So, how does one go about re-prioritizing their life in order to save the world one mitzvah at a time? Better yet, how does one decide what comforts or conveniences to set aside in trade for a peaceful soul and more fulfilled sense of one's own humanity? How does one (me) get out of that rut that I so often rant about: that American trap of haveing an overinflated sense of entitlement?

Someone, it may have been MLK or Ghandi, or someone else, I'm not sure, said that everyone should have something in their life that is worth dying for. Meaning that that type of committment and dedication point toward one's destiny, passion and life fulfillment. I don't know if I have yet found that thing, except maybe Ana and Maddie. But they are people that I love, not causes for justice or mindful humanity. They are not faceless others that I can reach out to annonymously and improve their life experiences. They are only two, not a plethera of people needing rescure. They are simply souls who love, just like me. Does that count in the grand scheme of things?

Today, I have no answers, only questions. But today, my hypothesis is that usually the questions in life are more important than the answers.

Paleontology or Palintology, Philosophy or History

(Written on January 8, 2009)

On Monday, I started my classes for winter semester. I'm taking Philosophical Foundations of World Religions and Human Origins and Prehistory. It should be interesting, studying human culture from biological, evolutionary, philosophical and religious perspectives all at once.

The philosophy class is actually being taught like anthropology, sociology or history more than as a philosophy class. We will be reading ABOUT philosophies from around the world rather than actually reading the sacred texts themselves. I was disappointed about that, but finding out that we will be learning about things like ceremonial gardening, tatooing, storytelling and sacred dances kind of makes up for that. I heard from a few of my classmates that the philosophy professor is a good professor.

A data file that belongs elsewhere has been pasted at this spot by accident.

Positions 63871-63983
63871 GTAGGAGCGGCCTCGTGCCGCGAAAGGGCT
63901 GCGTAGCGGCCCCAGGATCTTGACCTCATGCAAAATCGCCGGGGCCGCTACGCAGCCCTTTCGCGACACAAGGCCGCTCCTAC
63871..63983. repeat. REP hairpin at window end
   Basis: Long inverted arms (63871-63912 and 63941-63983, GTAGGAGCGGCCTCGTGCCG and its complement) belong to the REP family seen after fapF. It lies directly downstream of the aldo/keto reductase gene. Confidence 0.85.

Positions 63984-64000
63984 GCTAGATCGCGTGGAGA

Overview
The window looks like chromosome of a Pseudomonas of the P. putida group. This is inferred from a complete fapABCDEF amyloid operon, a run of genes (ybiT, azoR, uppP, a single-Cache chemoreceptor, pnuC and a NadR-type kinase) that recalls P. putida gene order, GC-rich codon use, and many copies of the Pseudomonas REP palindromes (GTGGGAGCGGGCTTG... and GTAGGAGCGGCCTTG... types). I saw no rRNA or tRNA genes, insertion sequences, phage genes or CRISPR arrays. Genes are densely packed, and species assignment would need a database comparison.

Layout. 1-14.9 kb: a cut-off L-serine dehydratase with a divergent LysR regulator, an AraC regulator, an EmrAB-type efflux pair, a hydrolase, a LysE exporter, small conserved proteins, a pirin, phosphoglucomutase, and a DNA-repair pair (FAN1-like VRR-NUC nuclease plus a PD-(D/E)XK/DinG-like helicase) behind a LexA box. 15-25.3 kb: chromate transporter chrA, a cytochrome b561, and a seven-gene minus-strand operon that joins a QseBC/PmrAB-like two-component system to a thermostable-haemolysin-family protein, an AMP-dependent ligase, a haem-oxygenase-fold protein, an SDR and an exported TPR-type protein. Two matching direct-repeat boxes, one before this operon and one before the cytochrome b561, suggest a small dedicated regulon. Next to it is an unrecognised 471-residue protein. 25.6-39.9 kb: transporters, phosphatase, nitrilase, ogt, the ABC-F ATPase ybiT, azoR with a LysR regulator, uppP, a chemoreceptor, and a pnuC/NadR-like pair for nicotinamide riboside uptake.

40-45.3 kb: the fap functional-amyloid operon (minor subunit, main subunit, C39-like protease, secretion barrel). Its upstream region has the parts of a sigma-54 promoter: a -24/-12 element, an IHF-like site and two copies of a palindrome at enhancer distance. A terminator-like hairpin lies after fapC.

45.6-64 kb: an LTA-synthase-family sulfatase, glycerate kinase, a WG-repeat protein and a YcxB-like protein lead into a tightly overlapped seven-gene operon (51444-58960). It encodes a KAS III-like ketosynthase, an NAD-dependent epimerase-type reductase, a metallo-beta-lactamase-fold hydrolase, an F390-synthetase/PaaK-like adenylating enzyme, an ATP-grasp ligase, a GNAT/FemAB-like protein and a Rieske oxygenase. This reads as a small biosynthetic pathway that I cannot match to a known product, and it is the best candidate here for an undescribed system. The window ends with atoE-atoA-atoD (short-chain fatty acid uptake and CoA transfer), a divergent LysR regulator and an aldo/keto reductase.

So far, the one text, "World Philosophies" has not told me much about philosophies in terms of beliefs on proper ways to be a human, but instead on origin myths and how their interpretations changed throughout history. More history than philosophy. I'm still waiting for the other text to show up so I can start digging in. I think what bothers me about this first text isn't so much that it is history, but that it is a dry chronicaling of history with names, dates, places, writings listed in the way that my high school (and earlier) history textbooks only related history as a bunch of dates, leader names, battles, number dead and who won. There was no life to it-or rather, no lives. Those types of histories never bring history alive the way reading or hearing about someone's experience in confronting an unjust world with a mirror of its sins, such as Martin Luther King or even Jesus did. History is so much more alive when you can hear a song that was the underlying story of the time. History speaks directly to the student when the direct words of Thomas Jefferson, Homer, Virginia Woolf or Saint Teresa are directly read, rather than explained in the third person by some academian. Not only does history come alive, but the philosophical, intellectual and spiritual depth has not been processed out. I have a fear that this philosophy class may be like mental and spiritual squishy white bread when I really crave whole wheat kernels and rolled oats baked into a crusty brown bread illuminated with seeds and crunchy bits of insight and challenge. I'm going to give it "the olde college try" because I want to find out more about ceremonial gardening and dancing and other religiuous practices. Since we'll be studying the living ritual aspects of religion, I wonder if he'll talk about the way the Inuit Shamans used ceremony and masks to call in animals to hunt. I have a book about that which I read 12-14 years ago. It was intriguing, and sad that when missionaries went to Alaska at the beginning of the 1900s, they destroyed most of the masks and did everything they could to destroy the native culture, language, rituals and religious lives of the people there. The history of that religion was brought back to life through anthropological research and interviews of very old Inuits.